Veronica Mars (2014) / Mystery-Comedy
MPAA Rated: PG-13 for sexuality including references, drug content, violence and some strong language
Running Time: 107 min.
Cast: Kristen Bell, Jason Dohring, Enrico Colantoni, Gaby Hoffman, Jerry O'Connell, Krysten Ritter, Ryan Hansen, Tina Majorino, Percy Daggs III, Jamie Lee Curtis, Sam Huntington, Martin Starr, Chris Lowell, Eden Sher, James Franco, Ken Marino, Julie Gonzalo
Small role: Dax Shepard, Justin Long, Ira Glass, Harvey Levin
Director: Rob Thomas
Screenplay: Rob Thomas, Diane Ruggiero
Review published March 15, 2014
Veronica Mars will likely be in the film production discussion for many years to come, independently of its assessment as a movie and capper to a cult television show that ran on the UPN/CW from 2004-07. It's a film that solely came about thanks to the show's fan support (they're affectionately known as "Marshmallows") toward show creator Rob Thomas's effort through the crowdfunding platform, Kickstarter, in which donations could be made by members of the public that would go to the production costs of the film. The Kickstarter campaign was an instant smash, ultimately raising over $5.7 million, and the project was a definite 'go' at that point. Not bad for a show that had once been one of the lowest-rated programs on primetime network television by the end of its third and final season.
Unlike most previous television shows that have been continued its series in a big screen movie format, Veronica Mars does not strive to give us a cinematic experience. It very much feels like a lengthy television episode, except with stronger language thrown in. Fans of the Nancy Drew-esque detective TV show should be enthralled; those coming into this cold may wonder why this wasn't produced as a television movie. It almost goes without saying that the more familiar you are with the TV show, the more you'll get out of this movie, as it references many characters and plot threads from its small-screen predecessor. However, one doesn't really need to see the TV show to follow this as a movie, as the film starts with a recap of the basics of what the show is about and who the main characters are, and as far as those familiar references -- well, you can mostly ignore them if you're not in the know.
Returning as the titular character is Kristen Bell (Frozen, The Lifeguard), the daughter of Keith Mars (Colantoni, Frank McClusky C.I.), a former sheriff who currently works as a private investigator in the fictional coastal California city of Neptune. She currently is set to pass the bar exam and become a lawyer in a prestigious New York City firm, but her plans get waylaid for a bit when she discovers her old flame Logan Echolls (Dohring, Deep Impact), now a war hero, has been accused of the murder of his girlfriend, who happened to have been a huge pop star. Back to Neptune Veronica goes, as she ends up smack dab in the middle of the investigation trying to exonerate Logan from his accusations, and her trail has her dig up events from her high school years, as well as visiting old friends.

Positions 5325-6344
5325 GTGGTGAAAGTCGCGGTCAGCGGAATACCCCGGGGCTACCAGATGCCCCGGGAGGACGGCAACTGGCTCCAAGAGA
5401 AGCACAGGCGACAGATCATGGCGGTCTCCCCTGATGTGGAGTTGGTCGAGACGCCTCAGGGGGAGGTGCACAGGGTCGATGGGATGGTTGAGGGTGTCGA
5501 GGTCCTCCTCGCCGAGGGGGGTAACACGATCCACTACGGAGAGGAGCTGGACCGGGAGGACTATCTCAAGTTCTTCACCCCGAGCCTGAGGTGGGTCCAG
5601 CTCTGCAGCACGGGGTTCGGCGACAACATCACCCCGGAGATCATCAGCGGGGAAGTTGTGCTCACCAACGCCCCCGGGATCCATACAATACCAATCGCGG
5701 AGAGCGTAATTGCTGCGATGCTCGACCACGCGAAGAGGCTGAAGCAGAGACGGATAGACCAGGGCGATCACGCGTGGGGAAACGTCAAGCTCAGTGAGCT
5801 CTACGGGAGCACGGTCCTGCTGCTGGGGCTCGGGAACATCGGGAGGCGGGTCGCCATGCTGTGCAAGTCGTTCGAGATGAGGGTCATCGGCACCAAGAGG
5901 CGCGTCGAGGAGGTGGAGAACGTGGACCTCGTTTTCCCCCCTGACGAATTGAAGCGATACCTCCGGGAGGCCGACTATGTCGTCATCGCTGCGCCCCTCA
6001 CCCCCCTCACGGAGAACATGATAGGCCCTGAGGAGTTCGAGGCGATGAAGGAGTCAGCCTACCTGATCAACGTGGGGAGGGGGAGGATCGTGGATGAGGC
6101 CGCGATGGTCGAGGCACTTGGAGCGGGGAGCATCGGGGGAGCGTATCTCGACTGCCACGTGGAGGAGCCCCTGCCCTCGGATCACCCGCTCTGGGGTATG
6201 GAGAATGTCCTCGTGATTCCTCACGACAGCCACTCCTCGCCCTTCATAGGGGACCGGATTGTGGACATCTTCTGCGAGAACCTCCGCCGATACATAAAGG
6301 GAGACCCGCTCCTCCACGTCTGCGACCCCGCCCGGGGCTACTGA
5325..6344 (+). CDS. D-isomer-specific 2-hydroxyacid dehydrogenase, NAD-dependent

As with the original television series, Veronica Mars offers a unique take in that the mystery to solve always hits close to home. This isn't a series in which Veronica puts pieces of the puzzle together and solves a mystery, only to never see or hear from the characters in the episode again, but rather, each episode changes the dynamics and politics of the town and alters our heroine's personal life in some way. Unfortunately, in so doing, the original TV show would eventually paint itself into a corner in terms of where it might plausibly go, and by the third season, a change of scenery was needed in order to bring in new story angles and all-new characters, and many in the viewing audience didn't make the jump with it.
There aren't too many differences other than the age of the characters and current occupations. Given its PG-13 rating, there is more adult language and humor than the TV show, though not overly so. The technical specs are also better, and given that this film is about two-and-a-half times the length of a TV episode (sans commercials), there's more room to breathe in the narrative arc department. However, the vibe and style of the film remain completely intact from its small-screen counterpart.
Although it feels very much like a very long episode of a television show, so long as you know this going in, and don't mind the very talky nature of it, the project will likely be seen as successful, even if it isn't any great shakes as a feature film, or even a good whodunit for that matter. Those familiar with the show will come away ecstatic, of course, but even if you come into it without much familiarity, Veronica Mars does manage to draw you in to its peculiar scenarios even when it's hard to keep track of the walk-ons of characters and references that we feel like we're supposed to know, but don't -- but we get that we don't and can move on. It may even make you a retro fan if you choose to seek out the old episodes you missed.
Given that the target audience will readily eat this up, and that it is inclusive of its many new viewers, Rob Thomas gets kudos for walking a very fine line between catering to a hardcore fan base without alienating newbies. It may be forgettable except as a film production footnote, but given what it is, this is how you do a TV-to-film translation right.
©2014 Vince Leo